A powerful spring storm that battered Colorado earlier this week reached the northern Midwest by Thursday, leaving three dead in Wisconsin and hundreds without power in Michigan.
In the south, Alabama and Florida remained in the sights of a band of severe thunderstorms that earlier bombarded parts of Texas, Arkansas and Oklahoma with golf-ball sized hailed and reportedly churned at least one tornado.
In Wisconsin — where Gov. Scott Walker had declared a state of emergency Wednesday — a van spun out of control on an icy interstate northeast of Milwaukee Thursday morning, Washington County Sheriff's Lt. Robert Stuesser said in a statement.
The vehicle slid across the median and into oncoming traffic, where it collided with an 18-wheeler. The van's driver and passenger, a 24-year-old woman from Oshkosh and her 15-year-old sister, were both killed. The truck driver was transported to a local hospital.
Another driver, a 23-year-old man, died Thursday afternoon in the same county in a two-car crash. The other driver, a 71-year-old woman, suffered minor injuries.
"I know everyone's trying to get to their Easter locations to be with their families, but unfortunately we lost some people today that aren't going to be able to do that," St. Lawrence deputy fire chief Paul Williams told NBC affiliate WTMJ.
On the other side of Lake Michigan, snow, ice and wind knocked out power to hundreds of homes in three Michigan counties, the Associated Press reported.
And in Colorado, where roughly 200 people were stranded on a treacherous interstate on Wednesday night, transportation officials cleared everyone out by Thursday afternoon — but they are now preparing for another storm on Saturday, Transportation Department spokeswoman Amy Ford told NBC News.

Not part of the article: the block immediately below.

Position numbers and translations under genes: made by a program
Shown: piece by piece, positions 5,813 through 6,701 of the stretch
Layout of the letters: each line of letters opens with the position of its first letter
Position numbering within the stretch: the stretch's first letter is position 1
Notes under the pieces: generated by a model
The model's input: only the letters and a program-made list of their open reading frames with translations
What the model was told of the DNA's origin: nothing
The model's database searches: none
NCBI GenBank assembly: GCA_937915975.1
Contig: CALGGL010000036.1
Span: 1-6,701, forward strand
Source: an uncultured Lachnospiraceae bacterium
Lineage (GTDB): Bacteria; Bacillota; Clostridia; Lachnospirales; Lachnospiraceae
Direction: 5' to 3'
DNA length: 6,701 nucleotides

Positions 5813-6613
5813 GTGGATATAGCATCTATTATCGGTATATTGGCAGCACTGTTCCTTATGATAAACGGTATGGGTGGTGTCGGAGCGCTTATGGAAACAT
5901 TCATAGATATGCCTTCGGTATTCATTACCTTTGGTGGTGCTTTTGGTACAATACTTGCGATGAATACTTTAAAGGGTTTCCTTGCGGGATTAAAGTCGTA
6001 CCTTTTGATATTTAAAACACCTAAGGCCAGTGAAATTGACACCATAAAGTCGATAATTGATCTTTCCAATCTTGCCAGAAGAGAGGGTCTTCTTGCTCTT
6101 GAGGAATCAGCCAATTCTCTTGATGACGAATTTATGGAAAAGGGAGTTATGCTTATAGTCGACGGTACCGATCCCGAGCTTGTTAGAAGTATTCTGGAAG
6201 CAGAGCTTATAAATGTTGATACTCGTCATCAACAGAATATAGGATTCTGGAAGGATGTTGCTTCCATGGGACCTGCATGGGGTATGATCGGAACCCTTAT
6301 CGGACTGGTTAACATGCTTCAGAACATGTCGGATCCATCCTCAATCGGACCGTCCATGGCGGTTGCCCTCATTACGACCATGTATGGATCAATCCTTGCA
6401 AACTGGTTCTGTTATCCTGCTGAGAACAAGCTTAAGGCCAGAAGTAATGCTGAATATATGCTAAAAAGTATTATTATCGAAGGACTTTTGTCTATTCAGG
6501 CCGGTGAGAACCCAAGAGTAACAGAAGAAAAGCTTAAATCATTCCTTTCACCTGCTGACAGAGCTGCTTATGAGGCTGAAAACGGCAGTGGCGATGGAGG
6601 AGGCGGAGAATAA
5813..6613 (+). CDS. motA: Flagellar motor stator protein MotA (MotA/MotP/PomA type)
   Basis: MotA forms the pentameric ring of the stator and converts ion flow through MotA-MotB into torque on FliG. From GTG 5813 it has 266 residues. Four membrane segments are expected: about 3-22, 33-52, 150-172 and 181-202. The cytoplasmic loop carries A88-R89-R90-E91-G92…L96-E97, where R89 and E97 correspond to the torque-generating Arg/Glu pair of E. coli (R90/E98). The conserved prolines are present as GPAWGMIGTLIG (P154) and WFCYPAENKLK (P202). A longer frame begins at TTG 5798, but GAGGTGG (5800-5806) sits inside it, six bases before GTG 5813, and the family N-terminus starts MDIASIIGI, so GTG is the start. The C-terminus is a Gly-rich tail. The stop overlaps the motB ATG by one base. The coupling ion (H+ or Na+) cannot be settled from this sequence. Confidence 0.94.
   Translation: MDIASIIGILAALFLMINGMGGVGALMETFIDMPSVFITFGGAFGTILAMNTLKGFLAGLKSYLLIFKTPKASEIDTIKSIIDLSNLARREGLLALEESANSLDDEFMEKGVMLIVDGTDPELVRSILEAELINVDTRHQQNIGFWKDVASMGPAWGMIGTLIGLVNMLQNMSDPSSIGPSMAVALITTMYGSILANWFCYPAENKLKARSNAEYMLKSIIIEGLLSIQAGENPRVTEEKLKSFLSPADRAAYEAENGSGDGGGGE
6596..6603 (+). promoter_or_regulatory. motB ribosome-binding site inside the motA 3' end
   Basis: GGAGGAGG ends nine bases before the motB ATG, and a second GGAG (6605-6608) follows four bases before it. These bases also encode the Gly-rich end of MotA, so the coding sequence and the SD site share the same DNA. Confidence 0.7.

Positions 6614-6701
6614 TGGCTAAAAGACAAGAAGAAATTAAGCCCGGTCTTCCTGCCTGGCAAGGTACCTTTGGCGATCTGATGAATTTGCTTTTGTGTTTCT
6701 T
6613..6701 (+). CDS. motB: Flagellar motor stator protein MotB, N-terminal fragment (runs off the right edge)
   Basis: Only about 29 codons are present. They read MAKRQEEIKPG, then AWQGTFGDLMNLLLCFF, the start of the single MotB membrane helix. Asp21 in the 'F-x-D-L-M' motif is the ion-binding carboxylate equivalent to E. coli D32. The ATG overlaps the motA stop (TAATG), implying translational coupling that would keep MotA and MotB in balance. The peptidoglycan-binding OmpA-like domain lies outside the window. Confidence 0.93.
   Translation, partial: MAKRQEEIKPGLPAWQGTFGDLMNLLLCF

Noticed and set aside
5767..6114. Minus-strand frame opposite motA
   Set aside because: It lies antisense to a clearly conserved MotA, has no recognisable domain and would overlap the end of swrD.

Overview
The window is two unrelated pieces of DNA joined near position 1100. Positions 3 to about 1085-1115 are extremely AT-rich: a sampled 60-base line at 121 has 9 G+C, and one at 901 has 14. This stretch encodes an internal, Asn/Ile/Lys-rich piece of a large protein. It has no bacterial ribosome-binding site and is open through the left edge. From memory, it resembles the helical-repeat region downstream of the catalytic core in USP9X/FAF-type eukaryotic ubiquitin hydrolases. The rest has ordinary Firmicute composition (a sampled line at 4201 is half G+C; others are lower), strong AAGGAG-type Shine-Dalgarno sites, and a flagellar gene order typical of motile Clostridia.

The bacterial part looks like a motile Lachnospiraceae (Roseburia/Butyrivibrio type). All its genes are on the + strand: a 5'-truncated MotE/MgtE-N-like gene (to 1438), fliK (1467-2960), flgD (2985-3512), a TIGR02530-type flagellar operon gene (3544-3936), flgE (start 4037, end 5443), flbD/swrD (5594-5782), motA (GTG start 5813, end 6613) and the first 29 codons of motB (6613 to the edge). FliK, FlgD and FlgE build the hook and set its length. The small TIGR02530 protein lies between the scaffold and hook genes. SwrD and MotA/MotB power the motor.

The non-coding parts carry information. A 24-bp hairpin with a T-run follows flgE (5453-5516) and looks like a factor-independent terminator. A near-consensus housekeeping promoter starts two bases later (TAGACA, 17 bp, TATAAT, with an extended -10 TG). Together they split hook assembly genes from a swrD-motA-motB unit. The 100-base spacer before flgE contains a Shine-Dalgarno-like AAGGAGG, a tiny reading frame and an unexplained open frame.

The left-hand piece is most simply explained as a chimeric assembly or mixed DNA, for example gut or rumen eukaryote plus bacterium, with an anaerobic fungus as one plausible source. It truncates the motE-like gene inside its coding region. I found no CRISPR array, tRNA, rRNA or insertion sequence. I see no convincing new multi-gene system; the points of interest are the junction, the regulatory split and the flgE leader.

In the South, clusters of severe storms were expected in Alabama and the Florida panhandle, Weather Channel meteorologist Dave Houtz told NBC News. The National Weather Service also warned that "severe thunderstorms with a few tornadoes, wind damage and isolated large hail will be possible on Thursday, across parts of the Tennessee Valley and Central Gulf Coast States."
The overnight hail attack obliterated one home in Evansville, Arkansas, the Washington County Sheriff's Office reported in a Facebook post. Another three homes were damaged and one person received minor cuts, it added.
A tornado was also reported in the Arkansas town, Weather Channel forecaster Michael Palmer said, but it was unclear if it touched ground.
In Texas, residents posted videos of hailstones piling up outside homes.
Lightning was suspected of starting a house fire in Haslet, north of Fort Worth, NBC Dallas-Fort Worth reported.
Homeowner John Hipolito told the station that he was watching storm coverage on the TV when he "heard a loud bang" that sounded like an explosion.
"My son was up top, and he smelled the smoke and said, 'Hey Dad, it smells like something burning,'" Hipolito said.
It was "kind of a tough night" but his family had managed to escape safely from the home which was charred on the upstairs floor.
The National Weather Service also received reports of golf-ball size hail in nearby East Plano.